(Abst. 1.135), 2019
DOES THE FIRST HOUR OF CONTINUOUS ELECTROENCEPHALOGRAPHY (CEEG) MONITORING IN AT-RISK NEONATES ACCURATELY PREDICT SUBSEQUENT SEIZURES?
Authors: Emma Macdonald-Laurs, Starship Children's Hospital; Cynthia Sharpe, Starship Children's Hospital; Mark Nespeca, Rady Children’s Hospital; Neggy Rismanchi, Rady Children’s Hospital; Jeffery Gold, Rady Children’s Hospital; Richard Haas, Rady Children’s Hospital; Suzanne L. Davis, Starship Children's Hospital
Continuous video electroencephalography (cEEG) is considered the standard of care for neonates deemed to be at risk of seizures as most neonatal seizures are electrographic (1, 2). However, significant resource and expertise are required to maintain cEEG and to provide a real-time response to seizures detected with cEEG and this is unfeasible in the majority of neonatal intensive care units (3). We hypothesised that the first hour of cEEG could predict whether neonates would subsequently develop seizures, allowing clinicians to distinguish “high risk” neonates in whom monitoring should be reviewed very frequently from those who are unlikely to develop a significant seizure burden and therefore can be reviewed less frequently.
EEG background features of the first hour of 268 untreated term neonates who underwent cEEG monitoring for 24-120 hours for the NEOLEV2 trial were reviewed independently by SLD and EML Records were graded as normal, mildly (A), moderately (B) or severely (C) abnormal using Tharp’s neonatal EEG background classification(4). If seizures occurred in the first hour of monitoring this was also noted. The significance of the association between the background abnormality and/or seizure in the first hour of monitoring and subsequent seizure burden and time to first seizure were determined. Covariates including gender, cord pH, presence of pain relief or sedation, underlying aetiology of seizures and presence of cooling were analysed. Interrater reliability comparing the experienced neurophysiologist and trainee were calculated.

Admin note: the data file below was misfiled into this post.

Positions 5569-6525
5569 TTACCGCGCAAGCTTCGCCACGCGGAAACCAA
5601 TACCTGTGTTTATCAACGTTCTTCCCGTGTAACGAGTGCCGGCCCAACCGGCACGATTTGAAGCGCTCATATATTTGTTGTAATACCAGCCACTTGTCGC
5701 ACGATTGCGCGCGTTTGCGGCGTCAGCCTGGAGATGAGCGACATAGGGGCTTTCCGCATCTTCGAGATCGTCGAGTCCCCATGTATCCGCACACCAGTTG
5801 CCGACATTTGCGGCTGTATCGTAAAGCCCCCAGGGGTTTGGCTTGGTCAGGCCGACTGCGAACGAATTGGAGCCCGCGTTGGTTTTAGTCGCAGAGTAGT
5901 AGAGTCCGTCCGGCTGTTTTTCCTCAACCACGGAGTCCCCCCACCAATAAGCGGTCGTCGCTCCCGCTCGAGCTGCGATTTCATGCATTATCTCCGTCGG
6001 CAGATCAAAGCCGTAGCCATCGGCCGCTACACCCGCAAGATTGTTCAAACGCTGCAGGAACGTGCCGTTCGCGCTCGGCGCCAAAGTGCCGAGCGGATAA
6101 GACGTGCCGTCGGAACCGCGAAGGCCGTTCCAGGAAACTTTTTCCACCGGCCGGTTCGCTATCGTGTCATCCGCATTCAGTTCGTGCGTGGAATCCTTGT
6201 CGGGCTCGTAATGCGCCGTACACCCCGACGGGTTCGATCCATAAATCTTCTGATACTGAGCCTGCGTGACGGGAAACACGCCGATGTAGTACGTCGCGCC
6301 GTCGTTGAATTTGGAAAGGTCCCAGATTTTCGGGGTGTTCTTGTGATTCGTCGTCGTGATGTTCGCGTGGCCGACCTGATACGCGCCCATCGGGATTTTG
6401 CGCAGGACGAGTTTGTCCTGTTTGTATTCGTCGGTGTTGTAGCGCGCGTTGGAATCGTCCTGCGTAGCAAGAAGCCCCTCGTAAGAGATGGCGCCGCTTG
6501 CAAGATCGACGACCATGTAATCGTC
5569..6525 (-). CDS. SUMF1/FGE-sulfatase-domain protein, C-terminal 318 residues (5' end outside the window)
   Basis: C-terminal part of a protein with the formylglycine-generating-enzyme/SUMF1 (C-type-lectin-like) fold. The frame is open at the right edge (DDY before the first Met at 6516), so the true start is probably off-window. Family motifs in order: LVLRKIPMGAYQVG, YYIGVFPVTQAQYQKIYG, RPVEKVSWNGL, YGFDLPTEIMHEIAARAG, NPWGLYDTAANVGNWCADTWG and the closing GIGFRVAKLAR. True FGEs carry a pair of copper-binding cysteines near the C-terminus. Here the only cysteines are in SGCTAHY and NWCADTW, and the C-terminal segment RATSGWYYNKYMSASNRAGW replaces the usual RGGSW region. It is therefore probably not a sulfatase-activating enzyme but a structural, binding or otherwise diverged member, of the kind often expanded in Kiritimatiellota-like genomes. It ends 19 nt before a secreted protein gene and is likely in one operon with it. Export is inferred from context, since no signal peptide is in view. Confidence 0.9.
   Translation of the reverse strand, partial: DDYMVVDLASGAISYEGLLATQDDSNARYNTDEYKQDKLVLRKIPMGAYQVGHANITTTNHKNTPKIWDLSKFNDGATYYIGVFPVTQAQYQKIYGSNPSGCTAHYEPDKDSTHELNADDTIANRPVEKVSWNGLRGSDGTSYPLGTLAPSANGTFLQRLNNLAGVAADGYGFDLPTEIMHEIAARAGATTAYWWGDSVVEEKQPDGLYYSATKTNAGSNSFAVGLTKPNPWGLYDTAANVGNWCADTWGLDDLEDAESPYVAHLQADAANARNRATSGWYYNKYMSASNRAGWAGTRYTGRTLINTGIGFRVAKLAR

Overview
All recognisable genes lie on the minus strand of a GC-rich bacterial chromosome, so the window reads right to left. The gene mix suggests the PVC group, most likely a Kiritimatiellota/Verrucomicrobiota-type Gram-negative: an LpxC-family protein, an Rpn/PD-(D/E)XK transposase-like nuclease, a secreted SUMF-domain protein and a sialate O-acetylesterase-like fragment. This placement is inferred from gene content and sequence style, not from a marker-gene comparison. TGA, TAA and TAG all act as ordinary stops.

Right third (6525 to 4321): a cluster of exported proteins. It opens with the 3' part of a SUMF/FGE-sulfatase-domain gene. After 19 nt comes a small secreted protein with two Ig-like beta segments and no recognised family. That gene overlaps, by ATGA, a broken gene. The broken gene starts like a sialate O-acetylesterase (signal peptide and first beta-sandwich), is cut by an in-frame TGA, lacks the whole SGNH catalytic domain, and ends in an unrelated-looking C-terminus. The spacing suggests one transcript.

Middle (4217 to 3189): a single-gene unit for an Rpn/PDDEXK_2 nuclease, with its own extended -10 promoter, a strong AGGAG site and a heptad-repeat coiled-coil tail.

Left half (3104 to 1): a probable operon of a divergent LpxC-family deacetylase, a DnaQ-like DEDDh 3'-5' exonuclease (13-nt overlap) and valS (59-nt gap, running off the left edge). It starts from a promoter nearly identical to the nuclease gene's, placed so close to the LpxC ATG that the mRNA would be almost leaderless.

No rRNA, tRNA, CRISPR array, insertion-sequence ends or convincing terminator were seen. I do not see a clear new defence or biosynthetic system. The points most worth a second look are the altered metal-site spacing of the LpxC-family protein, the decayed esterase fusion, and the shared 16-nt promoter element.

Of neonates with an abnormal EEG in the first hour of monitoring 71/145 (49%) subsequently developed seizures within 24 hours while 16/123 (13%) of neonates with a normal first hour of cEEG monitoring subsequently developed seizures within 24 hours (Likelihood ratio: 41.9, p <0.001). Neonates with a normal first hour of monitoring were 6.7 times less likely to have a seizure in the first 24 hours than those with an abnormal background (OR 0.15, 95% confidence interval 0.08-0.29) and 7.1 times less likely to have a seizure during their entire subsequent recording (24-120 hours) (OR 0.14, 95% confidence interval 0.08-0.25). Neonates with normal/A backgrounds were 20 times less likely to develop seizures compared to neonates with B/C backgrounds (OR: 0.05, 95% confidence interval 0.03-0.10). Interrater reliability was good when comparing normal versus abnormal background (Kappa 0.77) and excellent when compared normal/A versus B/C backgrounds (Kappa 0.93).
The EEG during the first hour of monitoring in at risk neonates is highly, but not perfectly predictive of whether seizures will occur over the ensuing 24 hours. This finding allows clinicians to identify neonates at high risk of subsequent seizures who require closer observation.References: 1. Shellhaas RA, Chang T, Tsuchida T, et al. The American Clinical Neurophysiology Society's Guideline on Continuous Electroencephalography Monitoring in Neonates. Journal of Clinical Neurophysiology 2011;28:611-6172. Boylan GB, Stevenson NJ, Vanhatalo S. Monitoring neonatal seizures. Seminars in Fetal and Neonatal Medicine 2013;18:202-2083. Sharpe C, Davis SL, Reiner GE et al. Journal of Clinical Neurophysiology 2018;36(1):9-13. 4. Tharp BR. Neonatal and pediatric electroencephalopgraphy. In: Aminoff MJ, ed. Electodiagnosis in Clinial Neurology. New York: Churchill Livingstone: 77-124.